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The Marquardt surname comes from the Middle Low German words "mark," or "borderland," and "ward(e)" meaning "guardian." As such, it is thought to have originally been an occupational name for a guardian of border area.

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The surname Marquardt was first found in Hessen, where the name was closely identified in the early period of history with the feudal society which would become prominent throughout Europe. The name would later emerge as an influential noble family, having many distinguished branches, and well known for its involvement in social, economic and political affairs.

Many cultural groups lived in the German states in medieval times. Each had its own dialect and traditions, and unique variations of popular names. Low German, which is similar to contemporary Dutch, was spoken in Westphalia. German names are characterized by additions such as regional suffixes and phrases that tell something about the origin or background of its original bearer. Further contributing to the variation in German names was the fact that there were no spelling rules in medieval times: scribes recorded names according to their sound. The recorded spelling variations of Marquardt include Marquard, Marquart, Marquarde, Marquardes, Marquards, Marquarte, Marquartes, Marquartts, Marquardds, Marquardt, Markard, Markhard and many more.


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This web page shows only a small excerpt of our Marquardt research. Another 105 words (8 lines of text) covering the years 1691, 1819, and 1861 are included under the topic Early Marquardt History in all our PDF Extended History products and printed products wherever possible.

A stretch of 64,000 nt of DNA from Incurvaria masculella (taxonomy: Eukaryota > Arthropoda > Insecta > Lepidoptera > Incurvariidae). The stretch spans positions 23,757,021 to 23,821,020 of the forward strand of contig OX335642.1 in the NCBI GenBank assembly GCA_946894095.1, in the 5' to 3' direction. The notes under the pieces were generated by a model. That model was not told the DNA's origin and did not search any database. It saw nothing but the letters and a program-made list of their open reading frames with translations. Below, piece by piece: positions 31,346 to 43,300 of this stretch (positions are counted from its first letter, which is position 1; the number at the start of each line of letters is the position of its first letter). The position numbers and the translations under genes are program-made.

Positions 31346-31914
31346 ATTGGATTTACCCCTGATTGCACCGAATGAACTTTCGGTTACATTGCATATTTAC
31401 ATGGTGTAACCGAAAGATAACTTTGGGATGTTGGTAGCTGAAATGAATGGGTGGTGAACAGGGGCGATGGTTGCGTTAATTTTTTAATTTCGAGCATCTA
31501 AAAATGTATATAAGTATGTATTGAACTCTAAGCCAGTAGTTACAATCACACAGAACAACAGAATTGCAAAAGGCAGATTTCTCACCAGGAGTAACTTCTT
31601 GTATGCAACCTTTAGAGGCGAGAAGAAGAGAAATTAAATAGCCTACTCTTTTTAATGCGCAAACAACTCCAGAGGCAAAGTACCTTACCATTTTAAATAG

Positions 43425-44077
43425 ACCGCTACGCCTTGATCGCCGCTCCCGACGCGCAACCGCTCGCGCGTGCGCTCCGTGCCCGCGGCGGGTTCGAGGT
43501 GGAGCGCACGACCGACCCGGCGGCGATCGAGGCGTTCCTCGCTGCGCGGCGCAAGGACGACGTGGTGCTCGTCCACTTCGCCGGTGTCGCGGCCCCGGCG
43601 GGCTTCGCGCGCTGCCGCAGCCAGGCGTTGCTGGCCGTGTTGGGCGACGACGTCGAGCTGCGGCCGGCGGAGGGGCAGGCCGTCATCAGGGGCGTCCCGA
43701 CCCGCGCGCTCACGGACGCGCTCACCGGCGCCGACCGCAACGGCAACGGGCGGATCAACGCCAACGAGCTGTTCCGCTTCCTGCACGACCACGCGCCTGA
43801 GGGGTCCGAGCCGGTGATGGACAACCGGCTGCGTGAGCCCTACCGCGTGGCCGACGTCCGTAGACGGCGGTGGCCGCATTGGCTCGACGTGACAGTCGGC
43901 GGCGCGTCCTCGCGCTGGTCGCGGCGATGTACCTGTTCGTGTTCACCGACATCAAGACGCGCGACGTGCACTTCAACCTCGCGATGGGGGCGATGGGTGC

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More information is included under the topic Early Marquardt Notables in all our PDF Extended History products and printed products wherever possible.

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The state of Prussia was a great influence on the shape of modern Germany. After the Second World War, Prussia's land was divided among the Soviet Union, Poland, East Germany and West Germany and the state was abolished. Some Prussians remained in those countries after the war, while many others migrated to North America in search of a new start. Philadelphia was their primary point of entry to the United States, after which many of them moved on to Ohio, Texas, Illinois, California, New York, and Maryland. A large number of Prussians also migrated to Ontario and the prairie provinces as United Empire Loyalists. Analysis of immigration records has shown some of the first Marquardts to arrive in North America, and among them were:

Marquardt Settlers in United States in the 18th Century

  • Johannes Marquardt came to Philadelphia in 1750
  • Johannes Marquardt, who arrived in Pennsylvania in 1750

Marquardt Settlers in United States in the 19th Century

  • Rosina Marquardt, who arrived in America in 1854
  • Philip Marquardt, who landed in Arkansas in 1888
  • Caroline Marquardt, aged 36, who emigrated to the United States, in 1892
  • Charles Marquardt, aged 6, who settled in America, in 1896

Marquardt Settlers in United States in the 20th Century

  • Dorothea Marquardt, aged 55, who landed in America from Bronurtz, Prussia, in 1902
  • Emilie Marquardt, aged 47, who settled in America from Bremen, Germany, in 1908
  • Ernst Marquardt, aged 29, who emigrated to the United States from Kanstedt, Germany, in 1910
  • Bertha Marquardt, aged 21, who settled in America from Kanstedt, Germany, in 1910